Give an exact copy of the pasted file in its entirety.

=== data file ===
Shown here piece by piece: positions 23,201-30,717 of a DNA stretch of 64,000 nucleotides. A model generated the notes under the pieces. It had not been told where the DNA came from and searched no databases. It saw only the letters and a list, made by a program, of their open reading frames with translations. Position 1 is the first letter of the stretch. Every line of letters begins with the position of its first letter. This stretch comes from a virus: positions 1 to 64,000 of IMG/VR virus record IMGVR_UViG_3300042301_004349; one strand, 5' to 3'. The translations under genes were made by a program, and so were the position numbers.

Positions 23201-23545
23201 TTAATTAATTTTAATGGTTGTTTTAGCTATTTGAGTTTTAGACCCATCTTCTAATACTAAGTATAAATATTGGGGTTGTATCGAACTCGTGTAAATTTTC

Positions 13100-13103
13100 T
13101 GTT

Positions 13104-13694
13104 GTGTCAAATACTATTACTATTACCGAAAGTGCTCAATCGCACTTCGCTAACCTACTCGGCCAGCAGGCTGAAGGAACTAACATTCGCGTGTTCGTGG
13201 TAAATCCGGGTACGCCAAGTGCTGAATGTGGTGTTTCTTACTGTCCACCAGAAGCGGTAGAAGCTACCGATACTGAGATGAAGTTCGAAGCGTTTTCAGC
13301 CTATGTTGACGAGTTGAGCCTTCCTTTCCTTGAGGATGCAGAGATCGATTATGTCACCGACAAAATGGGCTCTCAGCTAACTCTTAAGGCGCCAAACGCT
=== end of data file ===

Shown here piece by piece: positions 23,201-30,717 of a DNA stretch of 64,000 nucleotides. A model generated the notes under the pieces. It had not been told where the DNA came from and searched no databases. It saw only the letters and a list, made by a program, of their open reading frames with translations. Position 1 is the first letter of the stretch. Every line of letters begins with the position of its first letter. This stretch comes from a virus: positions 1 to 64,000 of IMG/VR virus record IMGVR_UViG_3300042301_004349; one strand, 5' to 3'. The translations under genes were made by a program, and so were the position numbers.

Positions 23201-23545
23201 TTAATTAATTTTAATGGTTGTTTTAGCTATTTGAGTTTTAGACCCATCTTCTAATACTAAGTATAAATATTGGGGTTGTATCGAACTCGTGTAAATTTTC

Positions 13100-13103
13100 T
13101 GTT

Positions 13104-13694
13104 GTGTCAAATACTATTACTATTACCGAAAGTGCTCAATCGCACTTCGCTAACCTACTCGGCCAGCAGGCTGAAGGAACTAACATTCGCGTGTTCGTGG
13201 TAAATCCGGGTACGCCAAGTGCTGAATGTGGTGTTTCTTACTGTCCACCAGAAGCGGTAGAAGCTACCGATACTGAGATGAAGTTCGAAGCGTTTTCAGC
13301 CTATGTTGACGAGTTGAGCCTTCCTTTCCTTGAGGATGCAGAGATCGATTATGTCACCGACAAAATGGGCTCTCAGCTAACTCTTAAGGCGCCAAACGCT